Robin Williams' Death Sparks Renewed Conversation About Depression, Suicide

Aug 12, 2014

A Syracuse University clinical psychologist is urging people to be aware and up front with a friend or family member they suspect might be depressed or even suicidal.   

Robin Williams performs in New York in 2007. He died Monday at age 63 of an apparent suicide.
Credit Evan Agostini / AP, via

  Professor Afton Kapuscinski hopes the discussion goes beyond the renewed conversation sparked by the death of comedian and actor Robin Williams.  She understands why people might shy away from approaching those difficult topics.  But Kapucinski says it might be the difference between life and death for someone who needs support…

"The biggest mistake you could make, particularly if you have a good relationship with that person, is not to approach them and avoid it.  I would recommend simply being rather transparent about the conversation by saying 'I have concerns about you, you seem sad, you seem more down lately.  Do you want to talk about it?' And seeing if the other person is willing to do that."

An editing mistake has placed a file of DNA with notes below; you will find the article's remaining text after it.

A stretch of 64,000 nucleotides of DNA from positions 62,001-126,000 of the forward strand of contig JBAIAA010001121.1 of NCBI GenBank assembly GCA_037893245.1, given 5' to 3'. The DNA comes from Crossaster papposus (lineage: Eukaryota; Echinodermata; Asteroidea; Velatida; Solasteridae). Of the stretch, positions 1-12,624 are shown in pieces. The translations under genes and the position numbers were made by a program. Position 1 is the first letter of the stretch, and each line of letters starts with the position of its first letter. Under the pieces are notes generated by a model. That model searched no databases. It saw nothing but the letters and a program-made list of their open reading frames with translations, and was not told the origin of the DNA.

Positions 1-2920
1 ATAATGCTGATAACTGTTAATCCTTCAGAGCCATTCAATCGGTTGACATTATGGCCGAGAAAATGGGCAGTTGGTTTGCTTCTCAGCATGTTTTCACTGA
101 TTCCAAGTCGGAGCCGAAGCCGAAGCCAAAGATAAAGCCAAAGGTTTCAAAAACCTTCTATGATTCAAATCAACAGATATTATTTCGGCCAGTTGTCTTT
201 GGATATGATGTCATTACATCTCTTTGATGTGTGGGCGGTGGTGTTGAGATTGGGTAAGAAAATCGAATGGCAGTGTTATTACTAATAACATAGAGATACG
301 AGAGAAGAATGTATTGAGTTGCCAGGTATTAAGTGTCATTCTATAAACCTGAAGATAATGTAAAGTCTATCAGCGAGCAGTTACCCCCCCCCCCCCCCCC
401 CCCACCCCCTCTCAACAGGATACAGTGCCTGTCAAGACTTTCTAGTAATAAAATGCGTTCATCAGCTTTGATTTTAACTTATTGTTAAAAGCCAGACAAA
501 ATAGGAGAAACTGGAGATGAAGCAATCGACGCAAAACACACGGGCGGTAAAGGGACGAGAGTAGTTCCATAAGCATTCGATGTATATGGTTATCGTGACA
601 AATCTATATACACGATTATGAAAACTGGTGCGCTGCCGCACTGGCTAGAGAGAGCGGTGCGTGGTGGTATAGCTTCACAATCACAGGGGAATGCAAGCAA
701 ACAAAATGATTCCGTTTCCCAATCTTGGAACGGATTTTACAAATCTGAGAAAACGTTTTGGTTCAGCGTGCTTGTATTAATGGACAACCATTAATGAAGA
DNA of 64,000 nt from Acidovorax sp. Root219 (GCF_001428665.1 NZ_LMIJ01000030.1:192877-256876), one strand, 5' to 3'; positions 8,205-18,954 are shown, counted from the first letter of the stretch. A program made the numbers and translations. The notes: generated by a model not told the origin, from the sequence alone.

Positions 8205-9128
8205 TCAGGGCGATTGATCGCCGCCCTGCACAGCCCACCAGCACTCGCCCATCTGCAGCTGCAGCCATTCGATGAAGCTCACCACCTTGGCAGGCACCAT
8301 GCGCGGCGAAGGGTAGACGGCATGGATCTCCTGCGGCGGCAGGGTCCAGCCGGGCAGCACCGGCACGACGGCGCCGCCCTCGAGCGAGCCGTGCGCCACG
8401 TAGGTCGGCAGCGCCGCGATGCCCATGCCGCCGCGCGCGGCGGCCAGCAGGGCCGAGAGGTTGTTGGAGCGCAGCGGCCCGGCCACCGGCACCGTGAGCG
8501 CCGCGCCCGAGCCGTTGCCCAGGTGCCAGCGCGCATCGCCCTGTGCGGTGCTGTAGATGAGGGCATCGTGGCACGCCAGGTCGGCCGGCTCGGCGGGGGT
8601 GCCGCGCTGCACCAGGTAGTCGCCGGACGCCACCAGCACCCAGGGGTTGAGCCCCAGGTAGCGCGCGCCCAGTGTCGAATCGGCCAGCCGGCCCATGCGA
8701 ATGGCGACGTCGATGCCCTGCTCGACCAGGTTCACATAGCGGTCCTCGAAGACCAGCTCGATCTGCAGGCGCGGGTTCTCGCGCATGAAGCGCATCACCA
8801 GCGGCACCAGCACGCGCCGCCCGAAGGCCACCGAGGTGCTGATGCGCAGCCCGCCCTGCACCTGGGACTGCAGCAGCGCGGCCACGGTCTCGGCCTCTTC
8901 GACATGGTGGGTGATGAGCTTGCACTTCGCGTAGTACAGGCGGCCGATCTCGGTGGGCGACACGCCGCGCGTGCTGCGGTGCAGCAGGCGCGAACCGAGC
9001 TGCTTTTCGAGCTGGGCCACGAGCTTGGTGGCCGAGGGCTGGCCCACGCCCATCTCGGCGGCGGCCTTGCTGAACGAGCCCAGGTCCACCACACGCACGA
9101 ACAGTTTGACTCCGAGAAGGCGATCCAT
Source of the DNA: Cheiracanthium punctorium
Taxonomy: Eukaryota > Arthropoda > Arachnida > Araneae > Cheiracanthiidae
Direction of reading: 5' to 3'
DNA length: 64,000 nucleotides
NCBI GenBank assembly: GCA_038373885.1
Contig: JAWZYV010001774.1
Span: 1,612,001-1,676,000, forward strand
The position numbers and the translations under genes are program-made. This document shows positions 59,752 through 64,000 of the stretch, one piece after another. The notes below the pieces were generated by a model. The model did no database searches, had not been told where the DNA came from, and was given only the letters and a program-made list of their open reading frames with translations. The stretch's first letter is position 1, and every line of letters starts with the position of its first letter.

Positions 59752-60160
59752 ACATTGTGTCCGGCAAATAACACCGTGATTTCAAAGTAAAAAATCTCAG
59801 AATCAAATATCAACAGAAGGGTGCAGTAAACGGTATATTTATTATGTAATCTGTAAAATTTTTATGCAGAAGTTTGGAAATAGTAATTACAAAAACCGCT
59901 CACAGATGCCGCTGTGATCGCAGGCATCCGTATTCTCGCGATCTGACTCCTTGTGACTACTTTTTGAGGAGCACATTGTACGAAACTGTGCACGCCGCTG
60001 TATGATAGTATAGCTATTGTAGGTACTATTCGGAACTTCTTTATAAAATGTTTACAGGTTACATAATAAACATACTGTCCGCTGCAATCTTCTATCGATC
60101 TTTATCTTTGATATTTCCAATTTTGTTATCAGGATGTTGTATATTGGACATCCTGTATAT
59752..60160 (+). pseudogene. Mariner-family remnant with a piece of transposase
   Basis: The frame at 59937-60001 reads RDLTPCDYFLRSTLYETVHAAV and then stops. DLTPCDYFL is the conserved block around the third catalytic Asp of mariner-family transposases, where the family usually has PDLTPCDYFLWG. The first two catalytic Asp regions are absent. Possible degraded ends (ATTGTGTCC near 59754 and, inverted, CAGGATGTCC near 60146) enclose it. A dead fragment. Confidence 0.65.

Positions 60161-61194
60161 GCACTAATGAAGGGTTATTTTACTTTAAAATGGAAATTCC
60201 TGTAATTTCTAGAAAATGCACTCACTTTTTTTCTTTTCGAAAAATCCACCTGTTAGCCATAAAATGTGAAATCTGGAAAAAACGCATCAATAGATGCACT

Kapuscinski says chances are Robin Williams exhibited some of these symptoms.

"It may well be that the way he appeared in public when he was working was not necessarily representative of his internal reality, and it sounds like it definitely was not.  It might lead someone to ask the question like could this happen to anybody out of nowhere, because it  seems hard to understand how somebody who was so energetic and enthusiastic would be so depressed and would be contemplating suicide."

 She says it’s very rare for someone to die by suicide without anyone having an idea the person was struggling.  Kapuscinski says there are usually opportunities to intervene.